John Keynes still lives strong in Economics, it seems lately. His idea is that in order to get out of a recession, you must increase government spending and run a deficit for a little while. This would stimulate aggregate demand, which is the same as when you heard stimulating consumer spending. Barack Obama’s economic advisors have came and out said that Obama will increase government spending and lower taxes. The Financial Times has it here:
“The Obama economic team is reportedly considering a plan in the $675bn-$775bn (£462bn- £531bn) range, but some analysts believe the ultimate size of the stimulus will be $850bn or more.
Mr Summers said Barack Obama, the president-elect, faced “what may well be the bleakest economic outlook since world war II.” He cited estimates that unemployment could reach 10 per cent next year, with an output gap between demand and potential supply of $1,000bn – about 7 per cent of gross domestic product.
But Mr Summers rejected calls to “focus exclusively on short-term policies that generate consumer spending” – saying “that approach led to some of the challenges we face today.”
We are already in a major deficit and you have to have a balanced budget in order to do what Keynes prescribed, if you assume it works. Milton Friedman and others have proven that this is not the best policy but that doesn’t stop policy makers from trying. This only works in the short-term and in the long-term it doesn’t do much. In the short-term, it boosts consumer spending and lower unemployment. Monetary policy was the prescription Friedman created after Keynes to pretty much the same thing.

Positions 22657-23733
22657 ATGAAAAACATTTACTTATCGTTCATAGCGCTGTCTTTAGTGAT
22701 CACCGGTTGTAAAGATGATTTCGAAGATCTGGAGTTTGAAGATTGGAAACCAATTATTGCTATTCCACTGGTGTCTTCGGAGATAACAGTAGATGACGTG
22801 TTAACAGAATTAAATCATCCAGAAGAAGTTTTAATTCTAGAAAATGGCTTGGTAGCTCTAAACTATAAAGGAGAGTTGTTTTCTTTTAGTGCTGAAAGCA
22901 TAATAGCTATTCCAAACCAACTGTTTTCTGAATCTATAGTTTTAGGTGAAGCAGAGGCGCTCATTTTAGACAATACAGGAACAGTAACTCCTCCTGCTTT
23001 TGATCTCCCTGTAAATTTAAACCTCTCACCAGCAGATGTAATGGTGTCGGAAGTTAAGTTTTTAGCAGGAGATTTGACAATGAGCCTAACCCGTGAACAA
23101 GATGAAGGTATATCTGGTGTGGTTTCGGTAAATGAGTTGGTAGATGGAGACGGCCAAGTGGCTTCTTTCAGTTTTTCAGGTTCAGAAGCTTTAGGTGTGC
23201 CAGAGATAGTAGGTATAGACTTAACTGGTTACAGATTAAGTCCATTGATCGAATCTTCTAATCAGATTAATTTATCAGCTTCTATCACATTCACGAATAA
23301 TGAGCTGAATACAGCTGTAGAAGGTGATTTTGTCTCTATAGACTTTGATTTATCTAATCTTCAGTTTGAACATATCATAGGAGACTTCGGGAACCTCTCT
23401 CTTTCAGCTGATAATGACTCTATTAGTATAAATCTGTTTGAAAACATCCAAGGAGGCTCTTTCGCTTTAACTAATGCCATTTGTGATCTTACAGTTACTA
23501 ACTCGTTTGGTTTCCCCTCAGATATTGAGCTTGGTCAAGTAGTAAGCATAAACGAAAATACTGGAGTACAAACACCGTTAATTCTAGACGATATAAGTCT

This has been the goal of all government policies is to keep inflation and unemployment low, while keeping consumer spending high. This can not be sustained forever and people will have to come down. This is what this period is known as. It may hurt now but it will help in the long term. The right government policy is to deregulate and cut spending to get closer to balancing the budget.
The more debt we bring upon ourselves the more future taxes we impose upon ourselves. We cannot even return to a balance budget after fiscally stimulating, which is a huge problem in Keynes’ reasoning.
The rest is here.